Reinvigorating Egypt’s Revolution

Posted July 10th, 2011 by Thanassis Cambanis and filed in Writing

CAIRO, Egypt — Friday’s “Day of Determination” (or “Day of Persistence”) continued overnight and into Saturday as a sit-in in Tahrir Square. It was the largest since President Hosni Mubarak stepped down, and it marked a sort of inflection point for the popular uprising that began on January 25.

For the first time since mid-February, the crowd filled the entire square, and drew scores of regular folk who wouldn’t normally define themselves as political activists. The demonstration swelled to revolutionary size, to a large extent, because its organizers consciously eschewed politics.  Instead they resorted to a lowest-common denominator appeal to prosecute Hosni Mubarak and his henchmen. Justice for the crimes of the past, and for the crimes that continue, including police brutality, unaccountable government, and military detentions of protesters. Two words echoed above all: justice, and revenge.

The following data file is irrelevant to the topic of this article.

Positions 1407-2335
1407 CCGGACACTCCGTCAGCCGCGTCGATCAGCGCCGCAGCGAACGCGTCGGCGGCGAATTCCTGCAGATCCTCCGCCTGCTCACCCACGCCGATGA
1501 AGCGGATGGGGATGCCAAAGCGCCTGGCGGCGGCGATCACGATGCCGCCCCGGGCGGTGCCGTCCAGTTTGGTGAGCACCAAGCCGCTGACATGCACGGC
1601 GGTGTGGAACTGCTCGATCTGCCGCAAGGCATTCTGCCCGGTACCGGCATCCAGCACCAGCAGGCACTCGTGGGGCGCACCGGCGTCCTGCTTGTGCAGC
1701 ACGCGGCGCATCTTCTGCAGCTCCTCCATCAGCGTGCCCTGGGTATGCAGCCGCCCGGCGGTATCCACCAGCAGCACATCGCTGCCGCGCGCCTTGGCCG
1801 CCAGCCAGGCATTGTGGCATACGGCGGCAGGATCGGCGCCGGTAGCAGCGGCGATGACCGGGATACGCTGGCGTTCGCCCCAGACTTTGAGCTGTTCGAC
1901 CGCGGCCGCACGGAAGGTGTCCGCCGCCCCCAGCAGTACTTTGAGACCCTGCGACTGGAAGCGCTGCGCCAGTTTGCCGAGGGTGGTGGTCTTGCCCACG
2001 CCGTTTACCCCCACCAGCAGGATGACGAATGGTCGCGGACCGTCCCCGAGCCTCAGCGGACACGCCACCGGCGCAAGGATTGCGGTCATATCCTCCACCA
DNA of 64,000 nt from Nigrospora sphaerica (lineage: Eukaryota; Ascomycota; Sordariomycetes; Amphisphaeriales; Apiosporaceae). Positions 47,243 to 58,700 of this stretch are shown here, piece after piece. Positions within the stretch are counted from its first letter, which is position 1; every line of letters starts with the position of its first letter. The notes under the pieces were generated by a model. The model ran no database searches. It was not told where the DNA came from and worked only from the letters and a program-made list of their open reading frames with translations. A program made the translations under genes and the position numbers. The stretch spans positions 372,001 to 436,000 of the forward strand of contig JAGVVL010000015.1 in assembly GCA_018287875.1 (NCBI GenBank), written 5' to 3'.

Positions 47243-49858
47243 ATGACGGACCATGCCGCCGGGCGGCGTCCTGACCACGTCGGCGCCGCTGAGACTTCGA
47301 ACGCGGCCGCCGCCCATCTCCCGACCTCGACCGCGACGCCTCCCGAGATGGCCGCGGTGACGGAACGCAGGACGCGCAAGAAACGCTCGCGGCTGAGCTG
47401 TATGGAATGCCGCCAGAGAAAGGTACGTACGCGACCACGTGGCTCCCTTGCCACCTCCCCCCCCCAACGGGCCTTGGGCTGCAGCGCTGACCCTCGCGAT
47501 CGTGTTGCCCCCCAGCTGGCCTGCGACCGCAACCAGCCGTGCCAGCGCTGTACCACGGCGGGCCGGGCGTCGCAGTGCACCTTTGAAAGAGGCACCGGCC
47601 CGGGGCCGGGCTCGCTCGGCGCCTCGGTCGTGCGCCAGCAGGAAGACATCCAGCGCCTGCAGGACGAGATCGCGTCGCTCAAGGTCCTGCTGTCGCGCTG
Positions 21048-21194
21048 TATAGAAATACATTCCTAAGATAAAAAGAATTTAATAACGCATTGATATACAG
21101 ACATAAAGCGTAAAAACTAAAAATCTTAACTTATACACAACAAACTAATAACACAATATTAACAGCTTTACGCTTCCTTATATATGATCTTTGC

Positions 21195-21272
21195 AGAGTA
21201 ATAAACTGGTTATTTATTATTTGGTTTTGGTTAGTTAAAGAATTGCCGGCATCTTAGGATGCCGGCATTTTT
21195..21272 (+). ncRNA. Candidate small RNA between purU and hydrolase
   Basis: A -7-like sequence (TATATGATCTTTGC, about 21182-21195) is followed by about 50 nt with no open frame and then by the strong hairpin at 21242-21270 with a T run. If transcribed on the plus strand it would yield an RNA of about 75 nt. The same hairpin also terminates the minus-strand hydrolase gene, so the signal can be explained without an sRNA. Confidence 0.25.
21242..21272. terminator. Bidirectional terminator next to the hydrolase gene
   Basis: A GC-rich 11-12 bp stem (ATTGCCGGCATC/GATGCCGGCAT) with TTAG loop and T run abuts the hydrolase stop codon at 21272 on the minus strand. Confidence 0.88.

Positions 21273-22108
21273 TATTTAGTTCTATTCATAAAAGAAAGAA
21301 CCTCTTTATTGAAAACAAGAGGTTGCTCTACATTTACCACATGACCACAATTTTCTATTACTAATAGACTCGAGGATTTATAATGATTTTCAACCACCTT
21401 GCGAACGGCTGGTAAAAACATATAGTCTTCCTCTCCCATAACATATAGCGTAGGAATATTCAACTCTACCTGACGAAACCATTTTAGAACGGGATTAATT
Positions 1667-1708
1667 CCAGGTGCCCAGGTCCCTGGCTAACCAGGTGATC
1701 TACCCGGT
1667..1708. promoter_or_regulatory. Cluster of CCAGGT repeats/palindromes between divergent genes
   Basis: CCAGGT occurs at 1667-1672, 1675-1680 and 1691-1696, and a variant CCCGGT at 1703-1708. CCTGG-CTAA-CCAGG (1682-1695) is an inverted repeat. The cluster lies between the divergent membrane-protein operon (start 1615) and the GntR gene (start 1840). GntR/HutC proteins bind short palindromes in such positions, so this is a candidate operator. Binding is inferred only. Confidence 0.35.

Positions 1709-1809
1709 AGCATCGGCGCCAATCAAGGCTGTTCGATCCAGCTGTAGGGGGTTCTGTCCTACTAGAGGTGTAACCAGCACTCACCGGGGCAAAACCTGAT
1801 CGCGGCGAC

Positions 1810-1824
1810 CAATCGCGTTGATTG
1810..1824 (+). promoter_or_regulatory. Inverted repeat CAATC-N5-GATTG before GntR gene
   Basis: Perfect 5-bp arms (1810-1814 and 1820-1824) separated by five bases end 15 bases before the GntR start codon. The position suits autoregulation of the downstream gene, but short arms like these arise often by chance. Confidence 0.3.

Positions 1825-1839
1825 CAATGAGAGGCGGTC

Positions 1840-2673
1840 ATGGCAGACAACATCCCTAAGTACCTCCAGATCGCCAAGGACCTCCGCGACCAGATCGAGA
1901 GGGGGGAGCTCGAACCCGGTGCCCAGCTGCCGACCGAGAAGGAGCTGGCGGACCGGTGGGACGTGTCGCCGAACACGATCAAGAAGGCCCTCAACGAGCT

That simple call galvanized the protest, although to some was its Achilles heel.

“The blood of the martyrs won’t be wasted,” the crowds chanted. Protesters carried pictures of Hosni Mubarak hanging from a noose (a common motif, also stenciled on walls around Tahrir).

A performer named Waleed Sheikh held a Mubarak marionette wearing the traditional red Egyptian death row suit, a star of David on the front. “I am manipulating him like he used to manipulate us!” Waleed said as he made the Mubarak doll dance, to the wild applause of onlookers.

Many of those in crowd said they hadn’t joined a protest since February, but were galvanized by the ruling junta’s foot-dragging on trials for Mubarak cronies and on police reform.

“I thought the government would be purified after the revolution,” said chemist Mahmoud Fathy, 29. “They are trying to outsmart the revolution, to outwait us and change nothing.”

Read the rest in The Atlantic.

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